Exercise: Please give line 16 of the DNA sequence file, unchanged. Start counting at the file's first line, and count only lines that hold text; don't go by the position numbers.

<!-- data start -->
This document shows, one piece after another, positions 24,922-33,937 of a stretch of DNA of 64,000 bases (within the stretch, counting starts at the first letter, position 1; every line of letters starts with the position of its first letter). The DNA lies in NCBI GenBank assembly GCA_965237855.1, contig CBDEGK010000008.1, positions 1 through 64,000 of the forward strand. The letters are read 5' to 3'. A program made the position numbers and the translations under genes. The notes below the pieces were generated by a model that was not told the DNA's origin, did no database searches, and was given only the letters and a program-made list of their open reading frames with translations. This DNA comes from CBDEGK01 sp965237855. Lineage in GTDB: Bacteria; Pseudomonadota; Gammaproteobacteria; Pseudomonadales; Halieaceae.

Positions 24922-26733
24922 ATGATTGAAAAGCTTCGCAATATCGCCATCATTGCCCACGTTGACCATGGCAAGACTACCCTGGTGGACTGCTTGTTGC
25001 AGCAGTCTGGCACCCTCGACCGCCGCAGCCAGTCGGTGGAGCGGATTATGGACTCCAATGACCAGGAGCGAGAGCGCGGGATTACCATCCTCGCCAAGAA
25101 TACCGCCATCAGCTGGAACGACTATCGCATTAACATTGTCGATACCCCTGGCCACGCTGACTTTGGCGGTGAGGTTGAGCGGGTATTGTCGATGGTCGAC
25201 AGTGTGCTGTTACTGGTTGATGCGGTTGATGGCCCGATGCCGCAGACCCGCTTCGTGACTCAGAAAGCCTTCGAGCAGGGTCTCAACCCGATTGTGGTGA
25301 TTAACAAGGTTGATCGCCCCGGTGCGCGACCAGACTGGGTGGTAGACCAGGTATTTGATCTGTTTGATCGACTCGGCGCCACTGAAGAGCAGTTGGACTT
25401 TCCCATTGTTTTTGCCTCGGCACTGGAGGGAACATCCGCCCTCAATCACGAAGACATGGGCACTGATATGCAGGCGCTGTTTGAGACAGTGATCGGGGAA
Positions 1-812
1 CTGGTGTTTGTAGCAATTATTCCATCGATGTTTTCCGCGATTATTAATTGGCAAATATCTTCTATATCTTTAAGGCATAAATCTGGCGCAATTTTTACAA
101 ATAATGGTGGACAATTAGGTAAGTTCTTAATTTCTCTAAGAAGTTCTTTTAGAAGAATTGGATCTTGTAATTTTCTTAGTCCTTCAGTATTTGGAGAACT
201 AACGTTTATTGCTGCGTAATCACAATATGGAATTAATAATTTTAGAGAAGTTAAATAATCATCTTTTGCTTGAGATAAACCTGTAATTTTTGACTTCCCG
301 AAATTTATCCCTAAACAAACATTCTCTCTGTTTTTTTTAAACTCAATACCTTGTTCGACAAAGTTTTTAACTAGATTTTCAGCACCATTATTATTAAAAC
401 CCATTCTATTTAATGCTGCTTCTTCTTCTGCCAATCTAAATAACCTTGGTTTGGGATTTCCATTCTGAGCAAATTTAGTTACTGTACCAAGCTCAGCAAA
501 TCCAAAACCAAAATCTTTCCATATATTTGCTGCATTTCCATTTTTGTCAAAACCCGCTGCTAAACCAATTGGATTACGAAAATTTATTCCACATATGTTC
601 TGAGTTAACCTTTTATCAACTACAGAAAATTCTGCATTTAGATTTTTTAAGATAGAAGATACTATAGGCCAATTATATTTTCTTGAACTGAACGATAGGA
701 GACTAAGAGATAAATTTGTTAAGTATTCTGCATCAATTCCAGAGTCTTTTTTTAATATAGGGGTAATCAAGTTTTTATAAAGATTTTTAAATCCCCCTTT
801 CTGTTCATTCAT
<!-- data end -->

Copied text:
601 TGAGTTAACCTTTTATCAACTACAGAAAATTCTGCATTTAGATTTTTTAAGATAGAAGATACTATAGGCCAATTATATTTTCTTGAACTGAACGATAGGA